Reforming the Residential Mortgage Market

by A. Schaaf



The article presents information about the reformation of the residential mortgage market. For almost a half century the residential mortgage market has been a favorite arena for change and reform. Following establishment of the Federal Home. Loan Bank System during the Hoover administration, specific actions reached high tide in the New Deal years with the Federal Savings and Loan Insurance Corporation, Federal Housing Administration and Federal National Mortgage Association, these agencies have endured to the present and have greatly affected the structure of the residential mortgage market, its position in the nation's money markets, the investment characteristics of the mortgages and the economics of home ownership. Despite the far-reaching changes of 1930s, proposals for change have continued throughout the postwar years. Proposals to change the method of borrower repayment of the mortgage away from the fixed-rate, level-payment, fully amortized system typically used today. The most widely discussed such change would be the shift to the variable-rate mortgage. Proposals to change several of the regulations controlling residential mortgage lenders. Included here are proposals to change the type of loans these lenders make, the deposit rates they can pay and ways in which they are affected by federal income taxation.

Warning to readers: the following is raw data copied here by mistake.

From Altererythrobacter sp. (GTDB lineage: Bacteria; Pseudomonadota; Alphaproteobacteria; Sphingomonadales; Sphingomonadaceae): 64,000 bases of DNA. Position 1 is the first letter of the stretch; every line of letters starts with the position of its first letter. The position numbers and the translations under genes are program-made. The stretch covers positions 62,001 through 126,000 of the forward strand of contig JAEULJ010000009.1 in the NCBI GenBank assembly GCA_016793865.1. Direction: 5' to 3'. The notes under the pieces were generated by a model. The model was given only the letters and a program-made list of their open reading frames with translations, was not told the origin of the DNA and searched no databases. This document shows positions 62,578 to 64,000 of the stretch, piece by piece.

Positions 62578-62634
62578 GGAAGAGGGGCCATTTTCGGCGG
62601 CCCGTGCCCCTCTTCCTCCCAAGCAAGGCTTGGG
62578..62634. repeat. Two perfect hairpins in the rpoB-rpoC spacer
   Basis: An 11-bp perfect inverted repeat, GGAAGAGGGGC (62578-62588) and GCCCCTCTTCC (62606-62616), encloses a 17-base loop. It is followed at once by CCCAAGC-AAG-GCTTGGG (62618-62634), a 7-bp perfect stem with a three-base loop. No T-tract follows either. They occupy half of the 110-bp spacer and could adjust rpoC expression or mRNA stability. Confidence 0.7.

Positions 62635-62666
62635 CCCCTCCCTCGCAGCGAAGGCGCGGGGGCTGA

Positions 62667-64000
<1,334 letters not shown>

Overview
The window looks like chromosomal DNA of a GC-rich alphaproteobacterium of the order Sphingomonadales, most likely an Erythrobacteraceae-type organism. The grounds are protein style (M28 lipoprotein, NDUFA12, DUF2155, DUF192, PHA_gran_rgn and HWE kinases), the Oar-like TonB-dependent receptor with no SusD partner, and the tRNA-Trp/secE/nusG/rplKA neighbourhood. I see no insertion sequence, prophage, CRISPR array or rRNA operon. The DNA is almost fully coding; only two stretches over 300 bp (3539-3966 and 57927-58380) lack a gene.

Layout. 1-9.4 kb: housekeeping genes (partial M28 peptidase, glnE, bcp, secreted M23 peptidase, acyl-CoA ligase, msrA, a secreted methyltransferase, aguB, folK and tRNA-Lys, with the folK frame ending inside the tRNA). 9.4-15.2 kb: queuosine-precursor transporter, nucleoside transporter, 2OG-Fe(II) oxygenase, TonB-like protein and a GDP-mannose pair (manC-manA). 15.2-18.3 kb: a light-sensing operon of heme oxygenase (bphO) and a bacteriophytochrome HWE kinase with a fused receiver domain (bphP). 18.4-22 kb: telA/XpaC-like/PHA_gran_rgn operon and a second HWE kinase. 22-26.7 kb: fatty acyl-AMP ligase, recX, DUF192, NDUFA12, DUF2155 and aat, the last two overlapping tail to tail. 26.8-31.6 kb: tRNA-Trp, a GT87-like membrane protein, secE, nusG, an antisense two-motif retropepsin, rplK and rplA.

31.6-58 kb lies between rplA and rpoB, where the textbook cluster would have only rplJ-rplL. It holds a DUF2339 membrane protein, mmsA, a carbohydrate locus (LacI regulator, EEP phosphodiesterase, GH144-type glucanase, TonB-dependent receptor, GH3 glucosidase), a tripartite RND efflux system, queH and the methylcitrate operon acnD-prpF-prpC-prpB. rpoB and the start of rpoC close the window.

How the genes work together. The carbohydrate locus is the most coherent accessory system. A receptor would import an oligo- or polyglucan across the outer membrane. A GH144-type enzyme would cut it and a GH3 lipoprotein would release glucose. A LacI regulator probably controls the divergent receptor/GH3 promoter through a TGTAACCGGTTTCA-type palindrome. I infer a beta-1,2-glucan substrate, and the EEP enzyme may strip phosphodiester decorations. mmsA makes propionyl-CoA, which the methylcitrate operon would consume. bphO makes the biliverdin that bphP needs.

California Management Review

Berkeley-Haas's Premier Management Journal

Published at Berkeley Haas for more than sixty years, California Management Review seeks to share knowledge that challenges convention and shows a better way of doing business.

Learn more
Follow Us